How Data Science Supports Business and Adds Value

In an era where more data is generated, computer power is increasing and mathematical approaches are sharpened, business impact can be achieved with data. Indeed, data science is no longer limited to just algorithms and modelling but also adding business value. The collected raw data can be analysed and direct subsequent actions. For example, larger interpretation of datasets often predict better market trends which can in turn attract investments, better target audiences based on the collected analytics and thus target market niches. 

Business analysts bridge both their IT and business skills to help enhance a firm’s efficiency and maximise profit. They work closely with data scientists which are trained to analyse hidden patterns from data using maths and algorithms. This collaboration benefits business by:

  • Risk and fraud mitigation: outliers and unusual datasets are picked up upon with predictive fraud models (often statistical). This allows “red flags” or alerts to be noted and acted upon early on.
  • Identifying market niches: by understanding where certain products or services thrive while others fail amongst different age groups, nationalities and locations, allows businesses to better direct their sales. In response to these, business models can be validated, tweaked or discarded. Market gaps can also be identified leaving room for solutions to be developed to cater to any customer/client demands. 
  • Personalised customer experience: as users often leave digital footprints when they browse the web, order online or even listen to music, all this data can be collected to create customer profiles. For example if a customer buys X at Y price will they also buy a similar product at a price Z? They may not buy the second product immediately but if it shows up again in their searches due to personalised advertisement they may later. Sales and marketing teams rely on all this data to direct their sales and reach their audiences.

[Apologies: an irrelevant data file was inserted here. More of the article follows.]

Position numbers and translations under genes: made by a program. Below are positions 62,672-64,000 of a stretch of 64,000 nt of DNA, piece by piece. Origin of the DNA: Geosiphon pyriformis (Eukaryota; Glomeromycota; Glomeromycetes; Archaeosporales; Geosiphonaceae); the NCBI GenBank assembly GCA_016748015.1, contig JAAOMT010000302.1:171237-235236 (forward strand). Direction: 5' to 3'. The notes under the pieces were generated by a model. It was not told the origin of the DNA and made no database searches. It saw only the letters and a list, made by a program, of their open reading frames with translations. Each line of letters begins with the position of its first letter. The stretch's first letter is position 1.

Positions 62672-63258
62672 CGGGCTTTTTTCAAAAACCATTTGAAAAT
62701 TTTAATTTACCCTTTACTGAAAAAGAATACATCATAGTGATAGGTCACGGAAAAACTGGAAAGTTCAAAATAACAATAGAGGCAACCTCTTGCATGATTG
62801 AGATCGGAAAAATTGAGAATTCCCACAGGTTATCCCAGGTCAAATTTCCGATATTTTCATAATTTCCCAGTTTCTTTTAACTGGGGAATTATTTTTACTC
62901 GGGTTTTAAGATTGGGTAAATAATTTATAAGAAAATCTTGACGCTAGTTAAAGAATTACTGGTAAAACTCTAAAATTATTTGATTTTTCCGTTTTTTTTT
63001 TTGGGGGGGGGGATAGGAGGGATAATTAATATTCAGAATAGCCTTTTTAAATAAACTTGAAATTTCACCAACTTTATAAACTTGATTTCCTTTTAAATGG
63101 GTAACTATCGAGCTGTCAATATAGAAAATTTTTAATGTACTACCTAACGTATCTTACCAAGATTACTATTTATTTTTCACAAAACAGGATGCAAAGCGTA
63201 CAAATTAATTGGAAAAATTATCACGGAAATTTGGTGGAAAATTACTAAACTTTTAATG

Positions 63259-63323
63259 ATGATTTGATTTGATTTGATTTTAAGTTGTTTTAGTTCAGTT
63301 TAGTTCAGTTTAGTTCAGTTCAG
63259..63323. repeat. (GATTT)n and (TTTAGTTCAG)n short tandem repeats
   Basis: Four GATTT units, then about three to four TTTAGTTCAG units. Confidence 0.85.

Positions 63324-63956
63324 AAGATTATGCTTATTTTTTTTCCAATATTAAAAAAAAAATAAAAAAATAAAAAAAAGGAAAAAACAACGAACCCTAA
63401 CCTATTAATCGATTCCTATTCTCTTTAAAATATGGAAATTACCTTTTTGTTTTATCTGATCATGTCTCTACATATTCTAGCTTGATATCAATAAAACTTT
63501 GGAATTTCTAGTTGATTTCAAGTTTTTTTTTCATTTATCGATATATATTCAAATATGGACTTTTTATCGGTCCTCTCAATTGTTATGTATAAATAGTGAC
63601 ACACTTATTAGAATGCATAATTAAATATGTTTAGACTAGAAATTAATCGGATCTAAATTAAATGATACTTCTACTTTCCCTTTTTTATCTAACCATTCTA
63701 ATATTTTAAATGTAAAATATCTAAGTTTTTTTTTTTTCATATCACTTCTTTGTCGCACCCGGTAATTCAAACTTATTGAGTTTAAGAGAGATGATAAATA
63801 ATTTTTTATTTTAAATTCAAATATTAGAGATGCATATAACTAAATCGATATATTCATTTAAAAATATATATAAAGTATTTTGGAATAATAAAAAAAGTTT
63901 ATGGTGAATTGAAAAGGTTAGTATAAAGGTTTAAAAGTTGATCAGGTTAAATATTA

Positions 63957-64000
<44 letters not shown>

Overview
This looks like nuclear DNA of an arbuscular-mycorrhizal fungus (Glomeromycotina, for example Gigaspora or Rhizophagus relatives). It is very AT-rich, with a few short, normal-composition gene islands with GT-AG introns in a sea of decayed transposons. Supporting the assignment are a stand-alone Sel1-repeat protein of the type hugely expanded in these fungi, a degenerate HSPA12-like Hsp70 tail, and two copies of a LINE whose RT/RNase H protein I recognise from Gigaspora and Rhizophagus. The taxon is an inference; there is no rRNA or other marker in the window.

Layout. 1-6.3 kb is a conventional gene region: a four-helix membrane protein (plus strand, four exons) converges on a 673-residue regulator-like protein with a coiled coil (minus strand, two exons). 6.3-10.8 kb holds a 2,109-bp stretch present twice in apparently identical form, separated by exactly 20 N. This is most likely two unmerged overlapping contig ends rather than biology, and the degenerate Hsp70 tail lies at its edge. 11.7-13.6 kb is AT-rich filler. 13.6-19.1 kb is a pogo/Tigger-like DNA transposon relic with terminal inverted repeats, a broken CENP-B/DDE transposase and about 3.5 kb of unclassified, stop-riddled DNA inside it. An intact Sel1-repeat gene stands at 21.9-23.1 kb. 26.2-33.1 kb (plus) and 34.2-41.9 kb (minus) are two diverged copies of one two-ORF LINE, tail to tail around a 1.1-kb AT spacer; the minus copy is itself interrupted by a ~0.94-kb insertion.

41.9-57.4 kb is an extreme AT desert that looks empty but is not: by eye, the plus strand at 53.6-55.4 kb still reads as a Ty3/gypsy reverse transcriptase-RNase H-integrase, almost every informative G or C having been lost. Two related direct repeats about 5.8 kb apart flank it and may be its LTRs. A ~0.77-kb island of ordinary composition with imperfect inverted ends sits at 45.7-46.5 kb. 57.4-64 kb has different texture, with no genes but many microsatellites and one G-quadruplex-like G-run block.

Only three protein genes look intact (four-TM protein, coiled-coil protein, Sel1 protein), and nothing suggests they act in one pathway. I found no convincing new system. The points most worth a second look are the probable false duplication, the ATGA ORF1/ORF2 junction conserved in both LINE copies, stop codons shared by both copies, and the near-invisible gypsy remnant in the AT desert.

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However cookies and personalised ads have also raised ethical concerns as more people realise that our web interface is now tailored to individuals meaning that the access to information is not equal and even argued to be manipulated. Try it yourself by typing in the “the impact of climate change on the economy” and compare what shows up on your screen versus your friend’s computer – different results will likely show up despite you using the same browser.

All collected data can add value to businesses by: guiding the decision making processes based on analysed metrics, directing actions or investments based on trends, identifying opportunities and market niches, refining target audiences but also hiring new talents.